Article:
Attribution of taxable income in fiduciary cases

The Supreme Tax Court decided in the specific case of a Contractual Trust Arrangement that a fiduciary relationship within the meaning of Section 39 (2) No. 1 Sentence 2 of the German Fiscal Code which is recognized for tax purposes may still exist after insolvency proceedings were initiated over the assets of the trustor.


Contractual Trust Arrangement: Double trust arrangements, often also referred to as contractual trust arrangements (CTA), are widespread and recognized models for insolvency protection and liquidity provision to secure entitlements to company pension plans. Thus, if a share or assets are assigned to a creditor as security (collateral) for a claim (i.e., after insolvency proceedings occurred), this is a security trust. In contrast, in the case of a third-party trust (administrative trust), the trustee is bound by the instructions of the trustor.

Sec. 39 (2) No. 1 Sent. 2 Fiscal Code: “In the case of fiduciary relationships, assets shall be attributable to the beneficiary (trustor); in the case of transferred ownerships for security purposes (collateral ownership) to the provider of collateral, and in the case of own property to the owner.”

Case of dispute

The plaintiff is a non-profit association which holds, manages, and invests assets in a profitable manner as trustee. The trust assets serve to secure the pension obligations of the companies towards their beneficiaries. In accordance with its articles of association, the plaintiff does not pursue any profit-making interests and acts against reimbursement of his expenses and otherwise free of charge. Insolvency proceedings were later opened against the assets of the trustor.

The tax office took the income of the plaintiff as capital investment income, since, in the case of capital investment income, the limited and lump-sum deduction of income-related expenses meant that the motive to generate profit could be assumed from the outset. The Regional Tax Court of Duesseldorf rejected the claim of the plaintiff as unfounded.


The Supreme Tax Court granted the appeal and did not see any intention by the plaintiff to generate surplus income under the given circumstances.

The regional tax court's decision to recognize the claims from investments as (operating) income assumes that the claims are attributable to the plaintiff for tax purposes. However, these claims can only be attributed to the plaintiff if he is the owner of the monetary claims. There is no attribution of income if - as in the case in dispute - the income received must be passed on without it being possible to exert any legal influence on the management of the assets.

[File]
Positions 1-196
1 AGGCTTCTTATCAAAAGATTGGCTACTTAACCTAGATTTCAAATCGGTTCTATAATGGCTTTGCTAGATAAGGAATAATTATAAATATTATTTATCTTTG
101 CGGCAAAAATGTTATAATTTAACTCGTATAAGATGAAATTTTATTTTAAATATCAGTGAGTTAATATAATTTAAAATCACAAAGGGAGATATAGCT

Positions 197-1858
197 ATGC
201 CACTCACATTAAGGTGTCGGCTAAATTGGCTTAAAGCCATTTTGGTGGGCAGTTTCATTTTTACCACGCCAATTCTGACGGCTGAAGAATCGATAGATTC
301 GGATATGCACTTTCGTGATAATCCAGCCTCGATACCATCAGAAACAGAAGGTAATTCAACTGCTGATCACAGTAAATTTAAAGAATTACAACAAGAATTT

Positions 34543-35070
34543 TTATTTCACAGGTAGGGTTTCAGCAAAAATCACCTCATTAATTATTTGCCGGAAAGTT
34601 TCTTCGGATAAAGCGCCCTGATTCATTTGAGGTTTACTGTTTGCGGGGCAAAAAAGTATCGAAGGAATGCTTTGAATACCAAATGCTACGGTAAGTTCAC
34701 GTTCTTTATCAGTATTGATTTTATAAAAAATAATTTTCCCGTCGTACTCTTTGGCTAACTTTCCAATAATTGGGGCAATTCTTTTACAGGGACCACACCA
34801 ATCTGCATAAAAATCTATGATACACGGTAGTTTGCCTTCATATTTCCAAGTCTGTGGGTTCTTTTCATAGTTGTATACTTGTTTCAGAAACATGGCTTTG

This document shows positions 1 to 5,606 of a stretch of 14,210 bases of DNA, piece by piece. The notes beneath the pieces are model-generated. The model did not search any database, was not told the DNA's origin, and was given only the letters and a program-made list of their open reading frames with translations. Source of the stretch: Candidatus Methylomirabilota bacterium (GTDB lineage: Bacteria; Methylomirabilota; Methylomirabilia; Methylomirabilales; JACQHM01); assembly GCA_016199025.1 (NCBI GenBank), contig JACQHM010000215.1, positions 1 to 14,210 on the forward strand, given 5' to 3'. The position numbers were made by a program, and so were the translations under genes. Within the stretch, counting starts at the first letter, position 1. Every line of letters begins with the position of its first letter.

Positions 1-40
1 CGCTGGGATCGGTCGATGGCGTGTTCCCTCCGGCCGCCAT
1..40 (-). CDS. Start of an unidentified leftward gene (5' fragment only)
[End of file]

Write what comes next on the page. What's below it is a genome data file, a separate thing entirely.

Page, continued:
Regarding specific terms of the fiduciary agreement, the Supreme Tax Court concluded the following:

The fiduciary relationship is to be recognized for tax purposes.

It follows from Sec. 1 of the trust agreement that the transfer of assets is made "for the purpose of management and investment in its own name, but on a fiduciary basis for the trustor and in accordance with his instructions".

Further, it cannot be inferred from the provisions applicable to the case of security (Sec. 5 of the trust agreement) that the trustor's authority to issue instructions and, correspondingly, the trustee's obligation to follow instructions would end in this case.

The sole pursuit of the arrangement by transferring the trust property "exclusively ... for the fulfillment of pension obligations of the trustor and its ... group companies ... and ... to secure the pension entitlements of the beneficiaries", remains fully intact even in the event the situation of collateralization arises.

It is also decisive that the plaintiff, as trustee, acts solely for the account of the trustor when exercising the rights and obligations granted to him under the trust agreement.

A further indication of the existence of a trust relationship in such a manner that it is recognized for tax purposes is that - in the case of dispute - the trustee's own assets and the assets of the trust and its earnings must be held and managed separately.


Supreme Tax Court decision of 4 May 2022 (I R 19/18), published on 22 September 2022.

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